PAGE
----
Take the 2-minute tour ×
Stack Overflow is a question and answer site for professional and enthusiast programmers. It's 100% free, no registration required.

I have a command, whose output is:


But, when I want to assign the command's output to an array, like:

eval set -A array $temp

It told me:

./test.ksh[6]: -1/2: 0403-010 A specified flag is not valid for this command.

But if I remove the hyphens in the first two lines of input (with the help of sed), the array could be assigned without problem. What is the reason here? Is there any method to keep the hyphened data and assign them into the array as well?

share|improve this question

1 Answer 1

up vote 1 down vote accepted

When I try this in ksh93, I see

$ out='"-1/2"
$ echo "$out"
$ set -A ary $out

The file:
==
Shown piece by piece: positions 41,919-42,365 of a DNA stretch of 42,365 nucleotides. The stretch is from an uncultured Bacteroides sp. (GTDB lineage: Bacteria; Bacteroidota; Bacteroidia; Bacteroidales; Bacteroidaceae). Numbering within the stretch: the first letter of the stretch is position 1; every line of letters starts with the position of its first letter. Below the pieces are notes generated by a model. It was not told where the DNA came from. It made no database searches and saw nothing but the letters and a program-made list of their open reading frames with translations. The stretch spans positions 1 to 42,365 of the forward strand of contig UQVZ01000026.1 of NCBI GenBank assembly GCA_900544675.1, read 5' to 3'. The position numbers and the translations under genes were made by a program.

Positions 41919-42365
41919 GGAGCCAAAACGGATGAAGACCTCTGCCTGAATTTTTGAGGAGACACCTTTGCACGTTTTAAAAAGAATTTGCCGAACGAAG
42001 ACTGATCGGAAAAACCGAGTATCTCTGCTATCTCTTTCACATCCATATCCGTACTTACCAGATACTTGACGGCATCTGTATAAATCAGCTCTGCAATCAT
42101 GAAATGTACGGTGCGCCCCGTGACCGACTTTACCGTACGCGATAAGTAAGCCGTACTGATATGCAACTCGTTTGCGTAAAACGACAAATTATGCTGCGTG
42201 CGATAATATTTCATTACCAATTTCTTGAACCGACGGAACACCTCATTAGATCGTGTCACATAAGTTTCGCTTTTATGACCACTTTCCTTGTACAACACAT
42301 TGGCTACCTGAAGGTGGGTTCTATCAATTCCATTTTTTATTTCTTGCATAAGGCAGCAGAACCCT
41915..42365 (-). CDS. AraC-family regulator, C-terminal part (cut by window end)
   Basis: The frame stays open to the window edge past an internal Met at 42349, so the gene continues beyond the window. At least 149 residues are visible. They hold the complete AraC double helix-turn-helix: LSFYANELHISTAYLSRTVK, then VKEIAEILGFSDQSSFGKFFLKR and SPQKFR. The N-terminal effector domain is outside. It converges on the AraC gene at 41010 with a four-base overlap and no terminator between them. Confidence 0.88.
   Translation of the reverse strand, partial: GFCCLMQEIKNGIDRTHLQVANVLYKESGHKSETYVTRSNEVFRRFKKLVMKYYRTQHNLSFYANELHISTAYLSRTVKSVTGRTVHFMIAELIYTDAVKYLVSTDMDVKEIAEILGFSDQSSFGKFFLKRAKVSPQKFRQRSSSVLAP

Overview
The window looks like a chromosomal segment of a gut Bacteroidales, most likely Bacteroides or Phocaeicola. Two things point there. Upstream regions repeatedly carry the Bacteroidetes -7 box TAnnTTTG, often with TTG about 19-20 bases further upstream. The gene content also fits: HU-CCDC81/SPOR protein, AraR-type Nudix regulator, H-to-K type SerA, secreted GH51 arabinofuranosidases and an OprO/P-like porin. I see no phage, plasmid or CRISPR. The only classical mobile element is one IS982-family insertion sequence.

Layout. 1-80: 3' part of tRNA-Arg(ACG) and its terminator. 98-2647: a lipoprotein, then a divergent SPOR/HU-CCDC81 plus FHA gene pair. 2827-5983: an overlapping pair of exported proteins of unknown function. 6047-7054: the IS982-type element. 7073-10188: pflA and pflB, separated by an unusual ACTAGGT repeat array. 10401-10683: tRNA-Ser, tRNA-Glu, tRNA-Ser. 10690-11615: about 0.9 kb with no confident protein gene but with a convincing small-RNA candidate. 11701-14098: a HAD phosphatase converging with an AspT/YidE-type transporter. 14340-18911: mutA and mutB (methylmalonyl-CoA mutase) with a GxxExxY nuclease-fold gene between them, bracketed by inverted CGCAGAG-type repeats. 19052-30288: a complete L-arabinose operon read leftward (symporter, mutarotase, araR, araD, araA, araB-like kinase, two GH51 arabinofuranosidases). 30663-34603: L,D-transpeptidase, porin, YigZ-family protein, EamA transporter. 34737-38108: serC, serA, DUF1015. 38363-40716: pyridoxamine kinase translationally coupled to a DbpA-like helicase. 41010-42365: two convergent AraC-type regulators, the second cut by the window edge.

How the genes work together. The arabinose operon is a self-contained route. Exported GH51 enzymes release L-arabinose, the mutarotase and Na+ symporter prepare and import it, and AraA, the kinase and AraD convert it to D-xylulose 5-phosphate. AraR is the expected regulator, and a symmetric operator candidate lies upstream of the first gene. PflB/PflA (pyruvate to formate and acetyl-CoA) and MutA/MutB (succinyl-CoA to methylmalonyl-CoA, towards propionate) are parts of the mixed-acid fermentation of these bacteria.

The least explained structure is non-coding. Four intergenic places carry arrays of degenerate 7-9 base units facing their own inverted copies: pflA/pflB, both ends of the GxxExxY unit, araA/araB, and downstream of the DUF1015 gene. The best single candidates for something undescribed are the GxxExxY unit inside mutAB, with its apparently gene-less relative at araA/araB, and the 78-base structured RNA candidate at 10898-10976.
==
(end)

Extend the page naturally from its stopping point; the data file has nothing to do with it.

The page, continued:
$ echo "${ary[@]}"
"-1/2" "-B" "A" "C"
$ set -o vi
$ unset ary
$ eval set -A ary $out
ksh: eval[1]: set: -1: unknown option
ksh: eval[1]: set: -/: unknown option
ksh: eval[1]: set: -2: unknown option
Usage: set [-sabefhkmnprtuvxBCGH] [-A name] [-o[option]] [arg ...]
$ eval set -A ary -- $out
$ echo "${ary[@]}"       
-1/2 -B A C

The error message shows that it's valid to put further options after -A name, so you have to use -- to mark the end of options.

I still think using eval is a horrible way to remove quotes.

share|improve this answer
Thanks for the help, glenn! –  Qiang Xu Apr 24 '13 at 13:26

Your Answer


By posting your answer, you agree to the privacy policy and terms of service.

Not the answer you're looking for? Browse other questions tagged or ask your own question.